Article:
PMI® Switzerland Chapter

Demystifying Burnout: Identifying burnout and how to counteract its effects

Demystifying Burnout: Identifying burnout and how to counteract its effects

PMI Basel Event on 9th May 2019 on "Identifying burnout and how to counteract its effects" presented by speaker Dina Blanco-Ioannou

Author: Pierre Aichinger, PMP

Attracted by the prominent topic, we listened attentively to our speaker Dina Blanco-Ioannou - and received a truly passionate, dynamic and inspiring talk loaded with highly interesting and valuable insight. The interactive presentation was blended with exercises, in which we were invited to experiment and experience at various points.

Dina took us through the subject out of her own intense experience, having used burnout as an opportunity to re-evaluate, re-vision and re-ignite her life through ‘Lessons-in-Self’ her Education for Life programmes, which includes ‘Burnout to Brilliance’.

Dina started by providing information on burnout for context, then shortly outlined key concepts with a new theory of well-being from Positive Psychology which supported and linked to the last part focusing on practical applications: interactively sharing five strategies with tools that Dina implemented and is still using in her life.

Burnout, with various definitions presented, can be seen essentially as a state of exhaustion and can be heard as ‘that voice finally telling us what we are doing or being is no longer serving us – whether this is within our professional or personal life. It’s telling us to stop, to rethink and find a new way forward’. Nearly everyone can be affected, with those likely to be most prone to burnout who are driven to evolve, perform and achieve the most - and might expect and see it coming least.

It happens for a reason, with this reason lying (and hiding) within ourselves, and not seldomly it is about our beliefs, self-esteem and self-worth - with work as a coping strategy, an escape from our self. It does not happen overnight but develops over time, as illustrated by the 12 stages of burnout after H.J. Freudenberg (with the stages not necessarily happening sequentially and to the same extent, depending on the person):

Stage 1 - A compulsion to prove oneself (to others and oneself, doing whatever is needed to be acknowledged).

Stage 2 - Working harder (having high expectations of oneself, taking on more than one can do).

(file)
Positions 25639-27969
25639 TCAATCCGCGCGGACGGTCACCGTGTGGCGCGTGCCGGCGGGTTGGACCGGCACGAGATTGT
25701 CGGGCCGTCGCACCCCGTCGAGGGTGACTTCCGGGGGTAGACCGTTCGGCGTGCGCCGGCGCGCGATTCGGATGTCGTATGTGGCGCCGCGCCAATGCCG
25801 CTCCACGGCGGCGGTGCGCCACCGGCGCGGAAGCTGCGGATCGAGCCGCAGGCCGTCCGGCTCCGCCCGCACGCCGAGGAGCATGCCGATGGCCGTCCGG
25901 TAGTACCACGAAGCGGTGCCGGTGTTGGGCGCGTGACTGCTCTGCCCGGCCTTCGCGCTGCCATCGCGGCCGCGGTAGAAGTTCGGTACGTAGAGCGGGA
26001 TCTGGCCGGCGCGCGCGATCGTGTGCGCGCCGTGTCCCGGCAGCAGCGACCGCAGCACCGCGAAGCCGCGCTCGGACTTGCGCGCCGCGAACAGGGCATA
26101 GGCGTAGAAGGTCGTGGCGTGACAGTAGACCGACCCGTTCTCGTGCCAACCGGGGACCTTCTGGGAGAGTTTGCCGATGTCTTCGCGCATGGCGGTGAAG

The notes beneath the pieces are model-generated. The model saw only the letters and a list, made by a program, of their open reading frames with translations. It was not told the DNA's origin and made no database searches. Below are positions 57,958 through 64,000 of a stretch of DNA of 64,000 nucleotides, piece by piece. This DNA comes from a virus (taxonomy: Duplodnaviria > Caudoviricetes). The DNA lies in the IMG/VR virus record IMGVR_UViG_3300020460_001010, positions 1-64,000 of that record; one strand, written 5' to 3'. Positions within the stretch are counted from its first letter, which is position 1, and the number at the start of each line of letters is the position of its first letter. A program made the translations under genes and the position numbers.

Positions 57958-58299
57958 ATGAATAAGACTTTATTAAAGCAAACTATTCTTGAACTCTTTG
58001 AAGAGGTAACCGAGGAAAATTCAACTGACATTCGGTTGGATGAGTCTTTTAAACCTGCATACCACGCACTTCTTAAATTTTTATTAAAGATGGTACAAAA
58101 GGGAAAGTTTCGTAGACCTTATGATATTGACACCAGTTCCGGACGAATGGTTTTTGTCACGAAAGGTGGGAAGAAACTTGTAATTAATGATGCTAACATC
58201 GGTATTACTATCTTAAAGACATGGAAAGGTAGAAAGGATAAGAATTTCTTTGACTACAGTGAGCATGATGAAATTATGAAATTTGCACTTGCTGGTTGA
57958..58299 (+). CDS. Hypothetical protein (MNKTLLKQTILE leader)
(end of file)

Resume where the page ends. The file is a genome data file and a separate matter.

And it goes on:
Stage 3 - Neglecting one’s needs (work comes first, own needs come second or are ‘non-existent’).

Stage 4 - Displacement of conflicts (something not right, but not listening to it, ignoring the signs).

Stage 5 - Revision of values (dismissing important things, self-worth determined by work only).

Stage 6 - Denial of emerging problems (viewing others as incapable, becoming intolerant, losing one’s temper easily, becoming quite cynical).

Stage 7 - Withdrawal (reducing social contact, personal relationships becoming a strain; escapism).

Stage 8 - Obvious behavioural changes (others noticing the change in one’s person, no longer being the person one once was).

Stage 9 - Depersonalization (losing contact with oneself, valuing oneself less and less).

Stage 10 - Inner emptiness (seeking other ways of filling the void that one feels, or rather ways to ignore the signs that one needs to stop and listen).

Stage 11 - Depression (becoming overwhelmed; becoming indifferent, hopeless and exhausted, not daring to think about the future; life loses meaning).

Stage 12 - Burnout syndrome (‘Almost all burnout victims now have suicidal thoughts to escape their situation. A few actually carry them out. Ultimately, they suffer total mental and physical collapse. Patients in this phase need immediate medical attention.’).


To counteract and prevent burnout in daily life, Dina presented the following strategies and tools as bringing numerous benefits and positive effects:

  1. Mindfulness meditation: being aware of the present moment, present, mindful. We tried ‘the three minutes breathing space meditation’ as an exercise.
  2. Obstacles to well-being: taking full responsibility for our life, making choices. With the visualization technique tried in an exercise, and the use of responsibility stem sentences (for taking small steps to gradually remove the obstacles to well-being) and the focus on the good things in life presented as tools.
  3. Believing in yourself: with the power pose as a tool, which we tried out in an exercise, whereby you stand up and assume the wonder woman/superman pose (with 60 seconds generally already being effective in increasing confidence and making one feel stronger).
  4. Acknowledging yourself: with acknowledging our strengths and successes as another tool. We did the pairwise exercise of having one person describe a success and the listening partner note the strengths applied for ensuing feedback.
  5. Gratitude: capitalizing on the power of acknowledging the good things that happened, which needs to be done consistently to get the positive effects. For instance, every evening when going to bed, focusing on three good things that happened or went well during the day and reflecting on why we are grateful for these.


At the beginning, Dina had highlighted burnout as being an opportunity. In the end, she also said that we do not need to burn out before doing small changes. For projects, it is recommended best practice to consider existing lessons learned. How about our own lives?

Video of the session:


With a big and cordial thank you to Dina – you can contact her at: This email address is being protected from spambots. You need JavaScript enabled to view it. and please consult her website (and her blogs posted thereon) for reference: